You have to look hard to find Samurai, an informal but oh-so-delicious Japanese restaurant in Tucson. Tucked into a corner of a nearly-empty strip mall on Oracle Road, Samurai has been one of 28-year-old Amanda Martinez’s favorite places to eat for more than ten years.
“I’ve been coming here since I could drive,” the University of Arizona senior said.
Although she will eat there for any meal, Martinez enjoys lunch there the most. That’s when she takes a short break from her life.
“It’s one of the first places that I would come to by myself,” she said. “I would come specifically to eat by myself. I could take a little bit of time for myself to go do something and that was allowed. At lunch it was really busy and I felt since it was busy no one would bother me at all.”
As with any good Japanese place, sushi is on the menu. However, Martinez is unswervingly loyal to sukiyaki tofu. She likes the yam noodles mixed with fresh napa cabbage and onions. Paired with an appetizer of takoyaki — a bit of octopus rolled into a bread ball, covered with panko and fried — it’s a meal that makes Martinez’s mouth water. Others at the table on this night ordered shumai, a type of dumpling made with shrimp and katsu don, a deep fried, breaded pork cutlet with sautéed onions over rice, all topped with a beaten fried egg.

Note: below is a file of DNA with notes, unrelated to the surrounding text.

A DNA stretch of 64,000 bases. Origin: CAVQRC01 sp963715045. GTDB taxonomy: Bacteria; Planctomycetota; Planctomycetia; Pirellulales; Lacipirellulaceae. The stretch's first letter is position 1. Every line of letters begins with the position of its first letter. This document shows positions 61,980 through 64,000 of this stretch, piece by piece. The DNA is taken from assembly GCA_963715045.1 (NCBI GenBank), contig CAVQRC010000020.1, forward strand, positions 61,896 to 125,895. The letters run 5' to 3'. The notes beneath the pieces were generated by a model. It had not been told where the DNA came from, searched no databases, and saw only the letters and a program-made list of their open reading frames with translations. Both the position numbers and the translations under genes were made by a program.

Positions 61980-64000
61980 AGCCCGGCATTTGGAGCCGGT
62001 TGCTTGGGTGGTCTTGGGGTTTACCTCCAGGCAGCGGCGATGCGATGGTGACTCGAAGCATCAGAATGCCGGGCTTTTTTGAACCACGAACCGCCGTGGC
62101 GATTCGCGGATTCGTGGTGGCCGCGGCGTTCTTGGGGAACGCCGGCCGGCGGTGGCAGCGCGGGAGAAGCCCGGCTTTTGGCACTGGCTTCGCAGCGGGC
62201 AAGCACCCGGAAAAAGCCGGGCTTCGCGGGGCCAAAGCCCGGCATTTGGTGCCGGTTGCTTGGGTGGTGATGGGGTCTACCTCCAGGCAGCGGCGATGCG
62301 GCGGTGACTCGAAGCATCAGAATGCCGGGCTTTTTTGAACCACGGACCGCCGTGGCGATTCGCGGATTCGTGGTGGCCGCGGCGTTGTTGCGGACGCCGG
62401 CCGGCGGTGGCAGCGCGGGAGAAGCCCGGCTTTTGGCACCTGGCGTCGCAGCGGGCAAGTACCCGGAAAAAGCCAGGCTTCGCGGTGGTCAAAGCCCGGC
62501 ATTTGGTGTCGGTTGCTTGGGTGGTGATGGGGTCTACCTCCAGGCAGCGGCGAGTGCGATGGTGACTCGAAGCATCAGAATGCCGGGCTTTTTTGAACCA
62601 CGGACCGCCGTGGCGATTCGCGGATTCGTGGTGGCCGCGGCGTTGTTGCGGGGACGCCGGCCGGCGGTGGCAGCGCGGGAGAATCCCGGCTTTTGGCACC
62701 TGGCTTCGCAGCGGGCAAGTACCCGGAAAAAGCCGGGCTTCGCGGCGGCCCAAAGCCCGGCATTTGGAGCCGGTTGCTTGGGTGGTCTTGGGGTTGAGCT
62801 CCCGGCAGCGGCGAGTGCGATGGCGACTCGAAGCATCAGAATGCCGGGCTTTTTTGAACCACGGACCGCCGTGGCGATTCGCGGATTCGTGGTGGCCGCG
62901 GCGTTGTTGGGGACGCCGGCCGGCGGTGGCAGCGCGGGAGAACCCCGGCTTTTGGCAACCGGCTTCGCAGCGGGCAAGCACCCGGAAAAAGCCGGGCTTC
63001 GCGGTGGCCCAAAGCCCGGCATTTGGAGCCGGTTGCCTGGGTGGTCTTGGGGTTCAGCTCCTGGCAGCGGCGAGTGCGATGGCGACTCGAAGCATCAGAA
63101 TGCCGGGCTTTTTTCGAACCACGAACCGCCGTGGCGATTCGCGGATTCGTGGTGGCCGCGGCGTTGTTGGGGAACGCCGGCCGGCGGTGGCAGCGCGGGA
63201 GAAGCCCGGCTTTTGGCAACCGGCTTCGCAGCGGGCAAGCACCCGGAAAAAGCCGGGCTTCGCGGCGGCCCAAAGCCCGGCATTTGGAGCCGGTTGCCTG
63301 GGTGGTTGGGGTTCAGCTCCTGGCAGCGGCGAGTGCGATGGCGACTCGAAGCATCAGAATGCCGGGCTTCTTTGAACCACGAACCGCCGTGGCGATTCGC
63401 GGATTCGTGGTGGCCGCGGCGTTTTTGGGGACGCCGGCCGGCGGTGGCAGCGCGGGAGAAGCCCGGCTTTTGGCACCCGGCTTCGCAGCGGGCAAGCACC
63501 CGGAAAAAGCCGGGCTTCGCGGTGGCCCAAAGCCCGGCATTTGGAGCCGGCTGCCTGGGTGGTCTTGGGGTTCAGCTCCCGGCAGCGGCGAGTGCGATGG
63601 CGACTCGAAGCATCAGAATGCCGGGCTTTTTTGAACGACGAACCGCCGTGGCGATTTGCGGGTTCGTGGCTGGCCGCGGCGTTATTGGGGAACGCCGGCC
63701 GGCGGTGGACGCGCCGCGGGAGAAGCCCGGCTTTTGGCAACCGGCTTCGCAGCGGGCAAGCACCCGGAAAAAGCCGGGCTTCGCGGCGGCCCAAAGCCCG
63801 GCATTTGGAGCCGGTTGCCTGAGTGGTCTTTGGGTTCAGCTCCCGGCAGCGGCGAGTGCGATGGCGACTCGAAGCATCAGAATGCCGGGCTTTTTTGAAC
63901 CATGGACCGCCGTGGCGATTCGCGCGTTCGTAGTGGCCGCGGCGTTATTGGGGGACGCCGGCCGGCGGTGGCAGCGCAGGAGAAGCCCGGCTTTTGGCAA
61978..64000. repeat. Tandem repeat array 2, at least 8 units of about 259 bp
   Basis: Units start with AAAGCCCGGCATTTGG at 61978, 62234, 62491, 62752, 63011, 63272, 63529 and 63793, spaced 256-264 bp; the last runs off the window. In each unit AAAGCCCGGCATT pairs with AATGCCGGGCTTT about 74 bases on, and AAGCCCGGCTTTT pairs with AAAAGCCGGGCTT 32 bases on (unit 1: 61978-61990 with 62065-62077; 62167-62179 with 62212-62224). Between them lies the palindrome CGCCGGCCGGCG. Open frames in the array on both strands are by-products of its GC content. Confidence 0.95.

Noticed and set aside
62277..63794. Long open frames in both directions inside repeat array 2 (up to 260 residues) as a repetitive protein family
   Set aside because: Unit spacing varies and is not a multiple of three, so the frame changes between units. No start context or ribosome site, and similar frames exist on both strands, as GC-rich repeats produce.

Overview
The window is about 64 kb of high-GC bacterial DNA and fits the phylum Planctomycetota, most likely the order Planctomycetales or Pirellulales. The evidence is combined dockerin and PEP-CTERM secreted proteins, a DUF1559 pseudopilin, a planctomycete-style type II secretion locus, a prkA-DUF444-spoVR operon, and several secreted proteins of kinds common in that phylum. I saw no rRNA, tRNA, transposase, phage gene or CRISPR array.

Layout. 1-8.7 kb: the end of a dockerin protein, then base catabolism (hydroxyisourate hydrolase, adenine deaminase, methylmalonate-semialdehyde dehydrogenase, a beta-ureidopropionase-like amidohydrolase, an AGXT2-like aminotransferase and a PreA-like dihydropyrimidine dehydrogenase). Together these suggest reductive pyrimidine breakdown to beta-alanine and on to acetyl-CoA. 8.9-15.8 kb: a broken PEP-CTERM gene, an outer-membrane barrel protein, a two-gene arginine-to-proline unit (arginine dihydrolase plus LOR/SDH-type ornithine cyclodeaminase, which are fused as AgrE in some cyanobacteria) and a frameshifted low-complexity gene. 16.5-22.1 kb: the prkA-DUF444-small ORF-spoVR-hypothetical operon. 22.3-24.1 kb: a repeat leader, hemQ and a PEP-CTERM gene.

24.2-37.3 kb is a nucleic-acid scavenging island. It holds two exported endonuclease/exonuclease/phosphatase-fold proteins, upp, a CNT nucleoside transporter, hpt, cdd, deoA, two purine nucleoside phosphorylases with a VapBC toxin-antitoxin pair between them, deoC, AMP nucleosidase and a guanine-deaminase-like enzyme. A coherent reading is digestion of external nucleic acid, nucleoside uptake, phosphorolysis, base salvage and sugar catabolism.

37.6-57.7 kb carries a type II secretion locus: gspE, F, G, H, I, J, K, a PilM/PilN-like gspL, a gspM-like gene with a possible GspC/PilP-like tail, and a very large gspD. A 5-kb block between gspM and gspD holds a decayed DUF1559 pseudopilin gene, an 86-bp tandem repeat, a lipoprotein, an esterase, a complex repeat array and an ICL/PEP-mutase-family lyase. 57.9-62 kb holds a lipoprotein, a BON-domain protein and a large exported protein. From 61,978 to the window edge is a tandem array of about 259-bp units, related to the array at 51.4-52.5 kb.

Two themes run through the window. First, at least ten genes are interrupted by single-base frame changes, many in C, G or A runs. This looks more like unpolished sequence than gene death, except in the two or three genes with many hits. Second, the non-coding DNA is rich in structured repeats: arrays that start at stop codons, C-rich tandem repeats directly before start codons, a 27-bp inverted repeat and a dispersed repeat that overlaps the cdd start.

Also available on the menu are bento boxes, donburi, teppan, lots of noodles and curry.
Martinez has been eating hot stuff in one form or another her whole life, and she likes to order hot chili pepper at Samurai. When it arrives at the table, she sprinkles the wicked-looking stuff on all her food. It’s clear that this is not the time to breathe deeply.
“I like spicy food,” she said. “I don’t like it to be burning my mouth to where I need milk but I definitely like it to be spicy.”
Besides the food, what draws Martinez back time and again is the ambience. It’s a little bit like going to your friend’s house for dinner.
“I really like the other popular Japanese restaurant in town, too” she said, referring to Yoshimatsu. “But I like this Japanese restaurant because it’s more plain, more unassuming and it just feels like a comfortable place to go out…I can just wear what I’m wearing and I can just come in and eat a good meal and I don’t have to make a big thing of it. I just come how I am, which I really like.”
That’s why Martinez loves where she eats.